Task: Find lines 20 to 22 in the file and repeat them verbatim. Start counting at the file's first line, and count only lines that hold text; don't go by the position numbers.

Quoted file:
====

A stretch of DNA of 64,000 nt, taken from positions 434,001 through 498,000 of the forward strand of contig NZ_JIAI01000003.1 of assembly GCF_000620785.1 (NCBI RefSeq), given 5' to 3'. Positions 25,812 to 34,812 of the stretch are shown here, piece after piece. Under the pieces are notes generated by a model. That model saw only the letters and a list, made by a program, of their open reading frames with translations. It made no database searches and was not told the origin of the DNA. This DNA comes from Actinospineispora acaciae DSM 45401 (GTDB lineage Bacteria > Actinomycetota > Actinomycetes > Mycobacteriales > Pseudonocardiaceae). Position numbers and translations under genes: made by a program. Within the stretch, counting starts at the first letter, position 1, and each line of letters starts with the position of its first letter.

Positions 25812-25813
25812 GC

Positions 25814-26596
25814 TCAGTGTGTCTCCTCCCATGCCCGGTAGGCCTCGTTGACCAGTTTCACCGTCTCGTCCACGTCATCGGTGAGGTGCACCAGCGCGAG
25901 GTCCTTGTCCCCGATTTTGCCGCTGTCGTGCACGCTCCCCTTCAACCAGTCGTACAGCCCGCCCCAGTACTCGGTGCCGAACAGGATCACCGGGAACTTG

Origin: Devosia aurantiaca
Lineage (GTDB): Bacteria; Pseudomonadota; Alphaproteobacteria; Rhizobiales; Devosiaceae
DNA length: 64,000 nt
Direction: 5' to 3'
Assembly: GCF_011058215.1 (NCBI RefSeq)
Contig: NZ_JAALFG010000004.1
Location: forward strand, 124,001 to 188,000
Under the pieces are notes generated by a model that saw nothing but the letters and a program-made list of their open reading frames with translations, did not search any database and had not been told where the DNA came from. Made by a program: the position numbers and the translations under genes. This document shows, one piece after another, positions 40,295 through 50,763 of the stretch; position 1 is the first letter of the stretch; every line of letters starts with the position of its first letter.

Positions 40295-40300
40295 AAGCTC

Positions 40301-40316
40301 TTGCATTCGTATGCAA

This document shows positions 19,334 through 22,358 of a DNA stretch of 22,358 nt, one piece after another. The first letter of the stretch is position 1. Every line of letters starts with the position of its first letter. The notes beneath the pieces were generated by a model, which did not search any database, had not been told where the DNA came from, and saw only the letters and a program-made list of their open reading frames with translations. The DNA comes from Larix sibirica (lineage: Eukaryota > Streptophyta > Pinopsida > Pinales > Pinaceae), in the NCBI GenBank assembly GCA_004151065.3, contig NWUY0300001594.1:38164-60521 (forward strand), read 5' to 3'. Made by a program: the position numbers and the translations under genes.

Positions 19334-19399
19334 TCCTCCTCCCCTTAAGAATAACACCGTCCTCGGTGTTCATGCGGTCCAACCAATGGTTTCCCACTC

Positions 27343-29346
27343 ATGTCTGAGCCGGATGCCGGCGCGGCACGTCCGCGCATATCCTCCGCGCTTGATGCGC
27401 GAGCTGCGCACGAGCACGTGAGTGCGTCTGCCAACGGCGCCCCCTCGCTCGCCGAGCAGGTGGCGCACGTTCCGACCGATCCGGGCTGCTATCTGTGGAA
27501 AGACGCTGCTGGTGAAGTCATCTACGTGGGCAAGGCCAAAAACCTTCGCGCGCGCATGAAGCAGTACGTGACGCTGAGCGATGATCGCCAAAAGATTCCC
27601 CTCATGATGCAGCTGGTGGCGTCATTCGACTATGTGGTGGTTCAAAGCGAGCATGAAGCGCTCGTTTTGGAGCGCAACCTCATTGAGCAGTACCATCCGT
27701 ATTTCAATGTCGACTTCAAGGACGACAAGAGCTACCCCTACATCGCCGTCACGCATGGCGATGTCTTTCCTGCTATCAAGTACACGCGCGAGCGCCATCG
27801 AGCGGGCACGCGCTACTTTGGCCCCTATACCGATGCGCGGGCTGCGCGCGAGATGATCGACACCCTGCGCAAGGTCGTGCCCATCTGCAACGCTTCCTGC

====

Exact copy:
Positions 19334-19399
19334 TCCTCCTCCCCTTAAGAATAACACCGTCCTCGGTGTTCATGCGGTCCAACCAATGGTTTCCCACTC

Positions 27343-29346